The University of Washington's Interdisciplinary Honors Program offers its students opportunities to pursue extra projects in their major classes to double-count credit towards their graduation from the program. In Spring 2022 M E 356 (Machine Design Analysis), I was advised by Prof. Nathan Sniadecki in a personal exploration of the aspects of machine design and solid mechanics as applied to medical devices, an emerging area of interest of mine.
Initial research
In normal operation, heart valves accept blood flow in one direction, preventing blood from flowing back into the origin of the flow. Valve failure often results in backflow (regurgitation of blood back into ventricles/atria), which has potentially life-threatening consequences. Metallic mechanical heart valves are installed to remedy valve failure, but they are generally prohibitively expensive to acquire, install, and maintain, and are prone to causing complications in the patient and to fracture through fatigue cycling. 

In the initial stage of research, my goal was to familiarize myself with the problem by learning about the history of heart valves, new advances in replacement heart valve technology, and the design constraints involved in the making of replacement heart valves, ultimately adopting those constraints into guidelines appropriate for a quarter-long project using student makerspace resources.

The slide deck that I presented to Prof. Sniadecki early in the project, summarizing key market research findings and first prototyping steps.

Prototyping, iteration 1
I chose to do the prototyping for this project using 3D printing because it's a relatively accessible, cheap, and efficient way to produce many iterations of prototypes, which enables experimentation with forms of solutions that may not be considered "good" from the get-go. While aortic valves are generally ovular in shape, the process of creating a triangular bileaflet heart valve served as a good way to experiment with printing practices on Dremel fused-deposition modeling printers, including finer resolutions and printing joints in place. It also served as a good creative warmup and a great place to start refining once the problems with this prototype (stress concentrators, bad fits into aortae, bad print quality, potential for blood clotting on deposited layers) became clear.

Isometric view of a CAD model of iteration 1, with dashed lines showing invisible bileaflet and hinge contours (modeled in Fusion 360).

Close up view of narrow hinge of a CAD model of iteration 1, with dashed lines showing invisible bileaflet and hinge contours

Close up view of wide hinge of a CAD model of iteration 1, with dashed lines showing invisible bileaflet and hinge contours

Top side of 3D-printed iteration 1 (2x scale), showing filled-in gaps where there should be openings in model

Bottom side of 3D-printed iteration 1 (2x scale), showing bileaflet scaffolding present in model almost entirely missing from print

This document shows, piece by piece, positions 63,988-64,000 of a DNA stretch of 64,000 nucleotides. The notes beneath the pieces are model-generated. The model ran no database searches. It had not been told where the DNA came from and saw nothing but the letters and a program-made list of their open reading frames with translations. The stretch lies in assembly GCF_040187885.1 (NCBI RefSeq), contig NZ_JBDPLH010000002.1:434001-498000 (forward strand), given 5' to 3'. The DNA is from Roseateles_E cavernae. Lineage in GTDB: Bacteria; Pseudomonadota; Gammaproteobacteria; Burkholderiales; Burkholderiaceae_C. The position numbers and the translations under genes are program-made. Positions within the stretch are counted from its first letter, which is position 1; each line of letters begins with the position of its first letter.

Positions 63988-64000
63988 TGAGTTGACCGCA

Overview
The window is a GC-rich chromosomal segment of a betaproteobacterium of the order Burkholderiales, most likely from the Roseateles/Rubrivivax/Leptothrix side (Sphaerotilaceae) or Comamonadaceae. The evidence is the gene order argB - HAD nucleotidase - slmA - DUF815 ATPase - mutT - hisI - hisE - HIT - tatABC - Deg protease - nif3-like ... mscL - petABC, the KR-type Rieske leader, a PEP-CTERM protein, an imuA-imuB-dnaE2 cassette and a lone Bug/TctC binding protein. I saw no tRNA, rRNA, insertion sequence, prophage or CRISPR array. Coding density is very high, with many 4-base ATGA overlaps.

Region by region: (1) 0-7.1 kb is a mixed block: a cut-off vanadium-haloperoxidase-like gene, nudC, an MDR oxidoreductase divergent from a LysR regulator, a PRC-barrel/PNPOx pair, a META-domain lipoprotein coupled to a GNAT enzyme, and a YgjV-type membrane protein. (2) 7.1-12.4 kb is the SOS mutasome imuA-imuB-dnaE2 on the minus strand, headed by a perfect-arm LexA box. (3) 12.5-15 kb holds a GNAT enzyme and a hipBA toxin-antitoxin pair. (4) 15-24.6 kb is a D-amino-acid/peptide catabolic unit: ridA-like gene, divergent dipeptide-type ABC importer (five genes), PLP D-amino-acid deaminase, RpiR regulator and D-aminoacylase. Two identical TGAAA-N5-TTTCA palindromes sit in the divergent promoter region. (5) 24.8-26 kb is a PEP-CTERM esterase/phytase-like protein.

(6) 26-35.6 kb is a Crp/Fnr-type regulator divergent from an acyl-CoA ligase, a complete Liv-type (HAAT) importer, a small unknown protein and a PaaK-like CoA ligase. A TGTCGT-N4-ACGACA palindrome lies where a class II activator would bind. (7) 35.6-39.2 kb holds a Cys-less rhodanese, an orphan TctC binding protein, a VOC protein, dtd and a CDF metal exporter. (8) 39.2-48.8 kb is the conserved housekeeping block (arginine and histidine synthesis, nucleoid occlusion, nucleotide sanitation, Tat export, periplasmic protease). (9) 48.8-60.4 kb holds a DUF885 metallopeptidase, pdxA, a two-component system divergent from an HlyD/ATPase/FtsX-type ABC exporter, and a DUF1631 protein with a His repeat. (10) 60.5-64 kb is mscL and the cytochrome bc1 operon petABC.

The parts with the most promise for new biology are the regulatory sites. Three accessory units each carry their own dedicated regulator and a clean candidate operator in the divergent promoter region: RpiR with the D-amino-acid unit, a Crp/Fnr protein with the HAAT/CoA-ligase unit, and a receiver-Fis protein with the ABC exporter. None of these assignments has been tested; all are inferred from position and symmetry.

Prototyping, iteration 2
As a result of Prof. Sniadecki and I setting up short biweekly meetings to check in on project progress throughout the 11-week-long academic quarter, the project was split up into five neat two-week periods which functioned like design sprints. Keeping up with the numerous ideas thrown back and forth in these 30-minute meetings and producing sketches of higher quality from them proved to be a challenge, functioning more as back-of-the-napkin notes rather than primetime-ready sketches.
Spurred by the need to create precise features on a small length scale, I pivoted to resin 3D printing (stereolithography) and created a elliptic frame to house two thin semielliptic leaflets resting on an internal lip. This design also allowed me to experiment with not only printing hinges in place with a more precise method, but also with press-fitting components with more precise tolerances.

Notes from the meeting preceding the development of iteration 2, exploring potential alternatives to printing hinges in place.

A screenshot of CHITUBOX's graphical user interface with 1x and 2x scale cut-open models of iteration 1, intended to be press-fit together, put onto a virtual 3D printer buildplate. The CHITUBOX software package automatically adds supports onto 3D printer beds, making prints higher quality and much easier to detach from the buildplate before beginning post-processing.

Cured and processed prints of iteration 2 (1x, 1.2x, and 2x scale) done near the halfway mark of the project, with all components still attached to supports.

A close-up of the printed-in-place hinges on the 2x scale model of iteration 2, showing that although the hinges are visually distinct inside the frame, the cavities are still too small so the hinge fused to the frame during printing.

A close-up of a hinge on a 1x scale model of a leaflet in iteration 2, showing its offset from the central axis of the overall design. This offset resulted in a rotational moment being engaged onto the hinge when the leaflet rotated out of position, making it more susceptible to fracturing earlier than the rest of the part.

Prototyping, iteration 3